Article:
For a long time, I spent loads of money on food. I had embarrassing grocery bills of about $400 to $500 a month to feed two people. I was the kind of cook who felt that I needed to have seven or eight cheeses on hand at all times. (Because goat cheese just isn’t the same as feta.) I bought lettuces in bags (the shame!) and boneless, skinless chicken breasts. I filled my cart with convenience foods like hummus, pesto, pre-sliced cheese, and bottled salad dressings.
I am not condemning people who buy those things. Some people have no interest in cooking from scratch and their time is limited. Me, I have plenty of time (on the weekends anyway), not a lot of money, and I genuinely love being in the kitchen. So I began to invest time into cooking rather than money. The result has been vast savings (I now spend less than $200 a month on food) and much healthier eating.
I like to think of “preparing meals” rather than “cooking” square “meat-and-three” meals. One way to save money is to always have something delicious waiting for you in the fridge, so you aren’t tempted to stop off at the grocery for convenience items.
If you are looking to cut your grocery bill this winter, try to make both a broth and roasted vegetables on Sundays. Also make a batch of your favorite vinaigrette to have at the ready. The broth might be made using a whole chicken, and the meat can be reserved for a variety of uses throughout the week (chicken salad, stir-fry, burritos). Turn the broth into chicken noodle stew, risotto, or pureed winter squash or carrot soup. Freeze leftover stock so you don’t have to buy cans. Also freeze leftover bits of white wine and save for risotto. Freeze red wine for next week’s beef stew.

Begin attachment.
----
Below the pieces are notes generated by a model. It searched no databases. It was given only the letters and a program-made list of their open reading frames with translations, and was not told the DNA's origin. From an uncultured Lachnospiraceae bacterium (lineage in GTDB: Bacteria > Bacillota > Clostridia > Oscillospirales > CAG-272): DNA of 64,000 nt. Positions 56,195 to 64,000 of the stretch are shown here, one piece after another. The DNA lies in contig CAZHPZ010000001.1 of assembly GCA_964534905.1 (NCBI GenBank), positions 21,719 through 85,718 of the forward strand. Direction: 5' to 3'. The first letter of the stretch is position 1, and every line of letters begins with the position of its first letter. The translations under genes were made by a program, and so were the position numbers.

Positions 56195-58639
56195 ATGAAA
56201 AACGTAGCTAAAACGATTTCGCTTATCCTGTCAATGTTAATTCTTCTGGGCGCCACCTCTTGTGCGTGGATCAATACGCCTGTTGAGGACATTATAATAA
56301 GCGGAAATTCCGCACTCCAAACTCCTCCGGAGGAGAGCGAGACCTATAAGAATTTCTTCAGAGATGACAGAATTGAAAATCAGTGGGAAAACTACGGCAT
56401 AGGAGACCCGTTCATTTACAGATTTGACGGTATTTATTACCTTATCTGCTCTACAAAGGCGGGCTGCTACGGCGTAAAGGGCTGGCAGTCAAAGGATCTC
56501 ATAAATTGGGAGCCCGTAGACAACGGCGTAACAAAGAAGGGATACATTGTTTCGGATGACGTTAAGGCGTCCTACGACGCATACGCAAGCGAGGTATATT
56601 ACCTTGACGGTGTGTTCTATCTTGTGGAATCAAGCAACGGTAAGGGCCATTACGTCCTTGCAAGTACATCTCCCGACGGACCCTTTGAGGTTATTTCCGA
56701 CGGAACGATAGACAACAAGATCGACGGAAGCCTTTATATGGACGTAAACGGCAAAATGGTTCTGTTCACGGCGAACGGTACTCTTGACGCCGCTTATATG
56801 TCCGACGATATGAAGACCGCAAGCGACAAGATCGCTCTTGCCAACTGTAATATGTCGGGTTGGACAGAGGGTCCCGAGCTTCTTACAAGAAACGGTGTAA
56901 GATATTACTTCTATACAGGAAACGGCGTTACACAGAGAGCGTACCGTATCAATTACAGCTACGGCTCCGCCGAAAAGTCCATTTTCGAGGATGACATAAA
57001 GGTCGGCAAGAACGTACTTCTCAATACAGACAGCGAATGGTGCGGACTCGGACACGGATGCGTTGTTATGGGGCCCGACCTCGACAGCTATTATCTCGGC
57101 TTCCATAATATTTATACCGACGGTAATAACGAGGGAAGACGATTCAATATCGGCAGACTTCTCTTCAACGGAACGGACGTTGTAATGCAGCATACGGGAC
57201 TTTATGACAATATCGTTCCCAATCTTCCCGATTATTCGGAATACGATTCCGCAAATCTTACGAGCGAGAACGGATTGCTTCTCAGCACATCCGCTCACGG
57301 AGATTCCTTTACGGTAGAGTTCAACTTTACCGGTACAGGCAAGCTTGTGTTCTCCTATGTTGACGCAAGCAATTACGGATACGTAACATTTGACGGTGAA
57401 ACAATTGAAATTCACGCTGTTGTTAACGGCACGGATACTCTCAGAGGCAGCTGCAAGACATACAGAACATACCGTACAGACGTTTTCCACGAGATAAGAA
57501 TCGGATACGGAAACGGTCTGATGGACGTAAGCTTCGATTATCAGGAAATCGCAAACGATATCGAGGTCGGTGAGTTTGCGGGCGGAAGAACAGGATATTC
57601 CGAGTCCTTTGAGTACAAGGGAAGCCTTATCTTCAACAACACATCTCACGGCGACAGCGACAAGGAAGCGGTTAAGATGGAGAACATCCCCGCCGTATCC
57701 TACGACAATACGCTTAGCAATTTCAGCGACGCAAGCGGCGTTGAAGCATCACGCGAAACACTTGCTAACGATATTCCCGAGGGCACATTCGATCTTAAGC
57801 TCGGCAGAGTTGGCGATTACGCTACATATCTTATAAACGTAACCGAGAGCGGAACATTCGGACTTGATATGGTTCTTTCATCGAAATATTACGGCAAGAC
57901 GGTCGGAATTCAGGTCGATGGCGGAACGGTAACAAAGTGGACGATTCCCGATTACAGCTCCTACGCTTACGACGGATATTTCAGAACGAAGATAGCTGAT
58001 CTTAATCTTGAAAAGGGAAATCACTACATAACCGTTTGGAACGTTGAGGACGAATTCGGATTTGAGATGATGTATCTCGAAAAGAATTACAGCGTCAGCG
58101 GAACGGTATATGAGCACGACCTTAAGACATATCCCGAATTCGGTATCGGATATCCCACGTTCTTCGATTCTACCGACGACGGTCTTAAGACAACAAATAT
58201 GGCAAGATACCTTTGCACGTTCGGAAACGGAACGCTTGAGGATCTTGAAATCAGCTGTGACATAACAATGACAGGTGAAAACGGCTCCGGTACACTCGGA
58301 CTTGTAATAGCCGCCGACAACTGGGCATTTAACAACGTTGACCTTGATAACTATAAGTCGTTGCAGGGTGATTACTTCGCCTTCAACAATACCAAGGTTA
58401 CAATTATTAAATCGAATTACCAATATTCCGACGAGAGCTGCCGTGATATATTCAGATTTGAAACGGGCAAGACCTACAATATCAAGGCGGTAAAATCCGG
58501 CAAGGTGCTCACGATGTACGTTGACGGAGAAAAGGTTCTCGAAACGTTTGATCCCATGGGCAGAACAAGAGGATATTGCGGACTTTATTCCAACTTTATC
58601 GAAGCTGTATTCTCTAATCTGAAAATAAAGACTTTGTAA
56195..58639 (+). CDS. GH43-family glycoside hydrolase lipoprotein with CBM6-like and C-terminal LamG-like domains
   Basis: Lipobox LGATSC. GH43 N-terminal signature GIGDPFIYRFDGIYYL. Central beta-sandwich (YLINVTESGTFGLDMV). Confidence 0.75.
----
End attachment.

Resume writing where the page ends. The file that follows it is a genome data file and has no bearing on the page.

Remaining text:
Rich vegetable broth can be made mostly from scraps and a few dried mushrooms for depth of flavor. Buy one good loaf of bread (like Barrio Bread, made in Tucson) and enjoy it all week. Serve your soups with good old grilled cheese or just some homemade breadcrumbs. This can be dinner, I promise. The simple life is good.
Here are two of my favorite vegetable roasting “recipes.” The tomatoes are more dried than roasted, and they are great in green salads and on sandwiches. In her book, The Everlasting Meal, Tamar Adler suggests “filling up the oven” with trays of various vegetables (each on their own tray because they all have differing cooking times). I also like to sneak in a loaf of banana bread, and tofu slices for sandwiches and snacking.
It’s also useful to cook a big pot of grains, like farro or quinoa. The leftover roast vegetables and grains and vinaigrette are the building blocks for tasty salads and sandwiches throughout the week. Let your creativity run wild.
Adapted from Yotam Ottolenghi’s Plenty
Tomatoes (any kind, halved or quartered depending on their size)
Preheat oven to 275. Place tomatoes skin-down on a roasting pan. Drizzle with olive oil and salt. Toss lightly. Lay thyme springs across the tomatoes and roast 1.5 hours. Ottolenghi also uses these in a lentil salad with herbs and gorgonzola. But you don’t have to get that fancy. They are delicious plain on toast.
Adapted from Tamar Adler’s An Everlasting Meal, Cooking with Economy and Grace
If using broccoli or cauliflower, cut small florets. If using beets or sweet potatoes or turnips, pierce with a knife and wrap individually in foil (dousing with a little oil and salt first). You can slice fennel and roast it. Parsnips and carrots turn into caramelized glories. Or cut sweet potatoes into fries. You can roast asparagus too, but it needs only ten minutes. Basically, if it’s a vegetable, it can be roasted. Cut vegetables as desired and toss with a glug of oil and a generous pinch of salt. Roast until done, checking and pushing around with a metal spatula, about 20-45 minutes, depending on the vegetable. When it becomes a little soft and delicious-smelling, it’s done. A little caramel color on the vegetables is very delightful.